The third China-Pacific Island Countries Economic Development & Cooperation Forum was held on October 21 in Apia, the capital city of Samoa. The two sides explored more cooperation opportunities in a variety of fields including infrastructure, trade, environmental protection, agriculture and tourism.
Unsurprisingly, some Western media and observers attempted to hype up “debt-trap diplomacy”.
Lowy Institute, an independent think tank based in Sydney, issued a report entitled “Ocean of debt? Belt & Road and debt diplomacy in the Pacific” on the same day the forum was held, saying “important questions about the risk of debt problems in less-developed countries” has been raised because of their cooperation with China, adding “the risks are especially acute for the small and fragile economies of the Pacific.”
This reflects Australia’s vigilance against China as well as its consistent condescending arrogant attitude towards Pacific island countries.
In November 2018, Chinese President Xi Jinping visited Papua New Guinea (PNG), met with Pacific island leaders and promoted bilateral relations with PNG to a new comprehensive strategic partnership featuring mutual respect and common development. Under the guidance, ties between China and Pacific island countries have reached substantial progress in 2019.
On April 1, the 2019 Year of Tourism for China and Pacific Island Countries was launched in Apia. In September, the Solomon Islands and Kiribati ended their “diplomatic” relations with Taiwan and respectively established and restored ties with the Chinese mainland. China and Pacific island countries have maintained close communication and cooperation on issues such as climate change and sustainable development. It is no exaggeration to say that 2019 is the year of China-South Pacific ties in terms of China’s diplomacy.
Pacific island countries are small but smart. They are fully capable of exploring and finding a development path that suits them. The cooperative concept of mutual respect and common development is in line with their wish when it comes to foreign relations.
Over the past decade, China has become the largest export destination for many of the Pacific island countries given their economic complementarities. Take the Solomon Islands. “According to the World Bank, in 2017, the Solomon Islands exported $554.8 million worth of commodities, or two-thirds of its total exports, to China,” reported The Diplomat on October 18. The establishment of diplomatic relations between the two countries will undoubtedly further boost their bilateral trade and the Chinese market is apparently attractive to island countries, which are seeking independent development.
Under the framework of South-South cooperation and the Chinese Belt & Road Initiative (BRI), China has provided development assistance within its power to the islands as well as experiences including “to get rich, build roads first.”
In addition of infrastructural collaboration, China has also strengthened cooperation with the island countries in agricultural technologies, introducing the techniques of planting fungus, bamboo and other vegetables. The China scholarship program, Confucius Institutes and medical services in the region have further improved people-to-people connections between China and these Pacific island countries.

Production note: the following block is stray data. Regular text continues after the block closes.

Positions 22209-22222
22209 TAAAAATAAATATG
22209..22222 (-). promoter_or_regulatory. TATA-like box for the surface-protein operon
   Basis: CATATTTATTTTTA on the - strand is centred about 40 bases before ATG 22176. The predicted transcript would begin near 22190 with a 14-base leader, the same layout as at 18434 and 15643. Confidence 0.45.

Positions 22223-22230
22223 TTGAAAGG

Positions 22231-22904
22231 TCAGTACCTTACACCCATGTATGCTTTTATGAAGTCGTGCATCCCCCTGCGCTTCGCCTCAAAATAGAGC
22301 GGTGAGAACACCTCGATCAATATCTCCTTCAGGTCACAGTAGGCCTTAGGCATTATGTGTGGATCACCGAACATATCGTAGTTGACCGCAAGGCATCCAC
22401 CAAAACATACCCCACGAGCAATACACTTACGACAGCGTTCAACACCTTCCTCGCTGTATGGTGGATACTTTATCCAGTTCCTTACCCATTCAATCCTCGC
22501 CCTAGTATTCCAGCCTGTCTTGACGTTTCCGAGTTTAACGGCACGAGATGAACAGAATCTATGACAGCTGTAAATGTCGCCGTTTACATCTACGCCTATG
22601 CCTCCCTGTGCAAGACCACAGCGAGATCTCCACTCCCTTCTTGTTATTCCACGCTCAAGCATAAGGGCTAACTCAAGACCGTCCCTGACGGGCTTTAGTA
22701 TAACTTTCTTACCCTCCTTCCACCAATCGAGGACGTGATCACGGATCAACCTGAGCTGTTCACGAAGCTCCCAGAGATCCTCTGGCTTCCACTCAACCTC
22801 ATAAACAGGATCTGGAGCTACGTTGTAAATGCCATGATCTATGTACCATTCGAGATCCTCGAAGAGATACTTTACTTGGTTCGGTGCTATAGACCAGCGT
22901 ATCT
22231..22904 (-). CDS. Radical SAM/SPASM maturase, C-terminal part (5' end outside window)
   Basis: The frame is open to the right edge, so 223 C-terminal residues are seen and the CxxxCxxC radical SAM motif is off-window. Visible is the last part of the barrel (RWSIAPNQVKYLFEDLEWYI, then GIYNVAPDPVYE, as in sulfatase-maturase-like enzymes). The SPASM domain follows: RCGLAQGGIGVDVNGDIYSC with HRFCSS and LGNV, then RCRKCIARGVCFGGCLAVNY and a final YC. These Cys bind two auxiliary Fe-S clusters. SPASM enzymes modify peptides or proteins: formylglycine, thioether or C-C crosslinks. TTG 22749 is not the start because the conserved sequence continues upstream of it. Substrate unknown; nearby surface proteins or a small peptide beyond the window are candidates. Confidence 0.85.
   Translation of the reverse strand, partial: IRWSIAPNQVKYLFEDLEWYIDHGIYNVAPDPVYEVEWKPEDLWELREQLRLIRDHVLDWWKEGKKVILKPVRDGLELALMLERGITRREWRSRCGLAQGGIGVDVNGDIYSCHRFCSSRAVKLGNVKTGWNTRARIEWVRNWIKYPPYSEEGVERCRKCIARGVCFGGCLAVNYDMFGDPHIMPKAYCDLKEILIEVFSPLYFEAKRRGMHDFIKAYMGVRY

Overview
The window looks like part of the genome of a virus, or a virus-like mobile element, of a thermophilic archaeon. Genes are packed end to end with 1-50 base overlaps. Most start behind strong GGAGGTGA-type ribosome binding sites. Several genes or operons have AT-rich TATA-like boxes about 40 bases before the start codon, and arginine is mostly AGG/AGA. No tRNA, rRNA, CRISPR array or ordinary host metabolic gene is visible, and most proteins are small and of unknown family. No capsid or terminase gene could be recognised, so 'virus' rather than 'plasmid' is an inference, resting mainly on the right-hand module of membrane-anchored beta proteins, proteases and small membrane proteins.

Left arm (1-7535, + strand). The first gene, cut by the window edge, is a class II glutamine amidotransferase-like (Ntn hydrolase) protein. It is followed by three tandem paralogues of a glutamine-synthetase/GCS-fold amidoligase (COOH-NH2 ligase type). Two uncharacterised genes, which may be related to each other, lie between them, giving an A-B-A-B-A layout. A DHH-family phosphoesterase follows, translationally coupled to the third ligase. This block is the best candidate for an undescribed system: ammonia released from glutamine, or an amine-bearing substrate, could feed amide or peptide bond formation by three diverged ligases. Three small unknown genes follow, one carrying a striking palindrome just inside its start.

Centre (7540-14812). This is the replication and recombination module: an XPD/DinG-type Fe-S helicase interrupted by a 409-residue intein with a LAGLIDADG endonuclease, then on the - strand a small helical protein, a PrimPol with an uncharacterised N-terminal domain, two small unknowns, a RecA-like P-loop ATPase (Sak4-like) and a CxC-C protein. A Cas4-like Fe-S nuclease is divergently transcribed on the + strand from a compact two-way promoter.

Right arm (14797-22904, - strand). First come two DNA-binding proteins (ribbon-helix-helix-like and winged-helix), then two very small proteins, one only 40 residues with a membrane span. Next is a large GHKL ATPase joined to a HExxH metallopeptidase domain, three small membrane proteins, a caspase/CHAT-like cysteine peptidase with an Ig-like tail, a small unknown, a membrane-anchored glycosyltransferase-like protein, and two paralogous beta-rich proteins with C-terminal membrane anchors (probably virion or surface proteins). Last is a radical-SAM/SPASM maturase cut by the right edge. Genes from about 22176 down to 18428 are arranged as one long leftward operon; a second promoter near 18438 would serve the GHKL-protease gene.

Improving friendly ties with China is the choice of people from Pacific island countries. China has made its efforts to win those countries’ respect. For instance, on issues of climate change and sustainable development, China has taken effective actions, which echo the concerns of the island countries.
When facing Western countries, including Australia’s hype that China is a geostrategic competitor, leaders from Pacific island countries have spoken out from a sense of justice. In August, Samoan Prime Minister Tuilaepa Malielegaoi said that island countries won’t line up with Australia and the US against China, declaring “their enemies are not our enemies,” The Australian reported.
Malielegaoi added that “The Pacific’s only interest is to provide the kind of modern living, decent kind of modern living, of our people,” and if countries “against China” did not approve of Beijing’s influence in the region “they should come in and provide the assistance that China is providing.”
When PNG’s Prime Minister James Marape visited Australia in July and was asked questions about China, Marape articulated that PNG’s overall position on foreign policy is being “friends to all and enemies to none.” Fiji’s Parliament Speaker Ratu Epeli Nailatikau hailed the BRI in March, saying that many countries will benefit from this great initiative.
Australia has been the largest donor in the Pacific islands region. It is geographically close to them with wide and deep social connections. Other countries are no match for these advantages.
However, Australia should respect the countries own choices, instead of being arrogant on their decisions and moves. Canberra should accept and be happy about the fact that Pacific island countries will have a wider development path and more opportunities, rather than completely depending on Australia’s assistance.
Australia should not keep holding the countries as its own backyard.